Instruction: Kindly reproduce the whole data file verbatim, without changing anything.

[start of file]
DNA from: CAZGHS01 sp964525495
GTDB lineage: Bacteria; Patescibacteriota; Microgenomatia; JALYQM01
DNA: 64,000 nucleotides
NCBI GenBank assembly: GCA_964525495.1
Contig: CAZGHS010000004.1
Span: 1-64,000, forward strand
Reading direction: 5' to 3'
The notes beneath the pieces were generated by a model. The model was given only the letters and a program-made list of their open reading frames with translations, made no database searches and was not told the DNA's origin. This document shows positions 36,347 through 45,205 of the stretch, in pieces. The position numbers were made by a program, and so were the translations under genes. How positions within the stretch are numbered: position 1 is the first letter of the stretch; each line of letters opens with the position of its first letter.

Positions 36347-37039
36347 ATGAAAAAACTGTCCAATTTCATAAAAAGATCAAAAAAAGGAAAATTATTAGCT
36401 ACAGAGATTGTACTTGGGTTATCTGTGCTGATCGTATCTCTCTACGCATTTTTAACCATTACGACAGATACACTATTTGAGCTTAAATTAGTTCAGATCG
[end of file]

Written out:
DNA from: CAZGHS01 sp964525495
GTDB lineage: Bacteria; Patescibacteriota; Microgenomatia; JALYQM01
DNA: 64,000 nucleotides
NCBI GenBank assembly: GCA_964525495.1
Contig: CAZGHS010000004.1
Span: 1-64,000, forward strand
Reading direction: 5' to 3'
The notes beneath the pieces were generated by a model. The model was given only the letters and a program-made list of their open reading frames with translations, made no database searches and was not told the DNA's origin. This document shows positions 36,347 through 45,205 of the stretch, in pieces. The position numbers were made by a program, and so were the translations under genes. How positions within the stretch are numbered: position 1 is the first letter of the stretch; each line of letters opens with the position of its first letter.

Positions 36347-37039
36347 ATGAAAAAACTGTCCAATTTCATAAAAAGATCAAAAAAAGGAAAATTATTAGCT
36401 ACAGAGATTGTACTTGGGTTATCTGTGCTGATCGTATCTCTCTACGCATTTTTAACCATTACGACAGATACACTATTTGAGCTTAAATTAGTTCAGATCG